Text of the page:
UCSD’s Fresh Face

Sports

Former Gatorade Alaska Player of the Year Adam Klie is a dynamic addition to the 2014 roster

Just over 4 percent of UCSD freshmen are student athletes, and only 7 percent of the total freshmen on campus come from out of state. A true outlier, Adam Klie, the 6-foot-4-inch freshman guard from Anchorage, Alaska, fulfills both these traits.

Influenced by his father, a former academic All-American athlete from the Missouri University of Science and Technology, Klie always had an affinity for sports of all kinds. Basketball, however, always stood out from the rest.

“I played all the sports in kindergarten and throughout elementary school, playing in boys and girls clubs,” Klie told the Guardian. “But basketball was always the one I had my mind on and enjoyed playing the most.”

Soon after his introduction to the sport, Klie’s desire to play basketball transformed from a pastime into a lifelong passion.

“Basketball was always an aspiration of mine in middle school and the start of high school. I started on my varsity team when I was a freshman, and at that point, I was thinking if I could get a lot better every year, I would have a really good chance of playing college basketball.”

As the captain of his high school basketball team, Klie led Service High School to win its conference championship, averaging an outstanding 19.5 points, 10.2 rebounds, 3.9 assists and 2.8 steals per game. His performance was well-recognized, and he took home the MVP award of the Cook Inlet Conference in both his junior and senior years.
A self-acclaimed “big nerd,” Klie’s focus on education and his desire to become a bioengineer drove him to maintain a 4.2 GPA in high school.

The standout soon earned statewide recognition when he was named 2013 Gatorade Boys Basketball Player of the Year in Alaska — a prestigious award shared by the likes of NBA All-Stars such as Dwight Howard, Jason Kidd, Paul Pierce and Chris Bosh.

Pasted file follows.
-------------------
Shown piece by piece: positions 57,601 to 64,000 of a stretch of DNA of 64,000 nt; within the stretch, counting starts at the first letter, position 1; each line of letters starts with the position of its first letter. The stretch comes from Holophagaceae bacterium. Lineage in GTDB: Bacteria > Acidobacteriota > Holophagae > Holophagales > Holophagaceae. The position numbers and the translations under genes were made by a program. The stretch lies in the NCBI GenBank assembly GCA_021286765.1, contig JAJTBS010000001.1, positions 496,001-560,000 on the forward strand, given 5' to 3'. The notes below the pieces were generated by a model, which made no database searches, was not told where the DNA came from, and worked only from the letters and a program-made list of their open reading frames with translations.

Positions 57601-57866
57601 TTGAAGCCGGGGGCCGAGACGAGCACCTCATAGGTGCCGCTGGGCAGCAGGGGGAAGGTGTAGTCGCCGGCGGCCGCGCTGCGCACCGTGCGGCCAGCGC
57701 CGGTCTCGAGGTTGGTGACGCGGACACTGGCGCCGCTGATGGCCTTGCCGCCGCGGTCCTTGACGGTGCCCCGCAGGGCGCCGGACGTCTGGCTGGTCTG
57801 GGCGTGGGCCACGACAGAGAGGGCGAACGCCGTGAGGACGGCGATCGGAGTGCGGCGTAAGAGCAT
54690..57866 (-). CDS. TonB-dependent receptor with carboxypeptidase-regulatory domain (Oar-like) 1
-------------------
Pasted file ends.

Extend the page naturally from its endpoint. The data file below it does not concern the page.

“A lot of people think [of] this award as performance on the court, but it also factors other things, such as community service and academics,” Klie said. “Getting that award, I had to play well. I had a good senior year, but I was also involved off the court through volunteering, which helped. It’s really cool to be one of the fifty kids who win it, but I have to keep in perspective that even though my basketball is good, I still have a long way to go if I want to compete on the next level. It’s a great feeling; I was really happy that I won. It definitely was not easy.”

After receiving many scholarship offers from other academically distinguished schools, Klie eventually decided to join the Tritons.

“In terms of academics, the bioengineering program here really set it apart since that was what I wanted to study since my freshman year,” Klie said. “As soon as I found out about that, UCSD was the place I wanted to come. The basketball team is great, the coaches are great and it was just a great match for me and a great place to be for me.”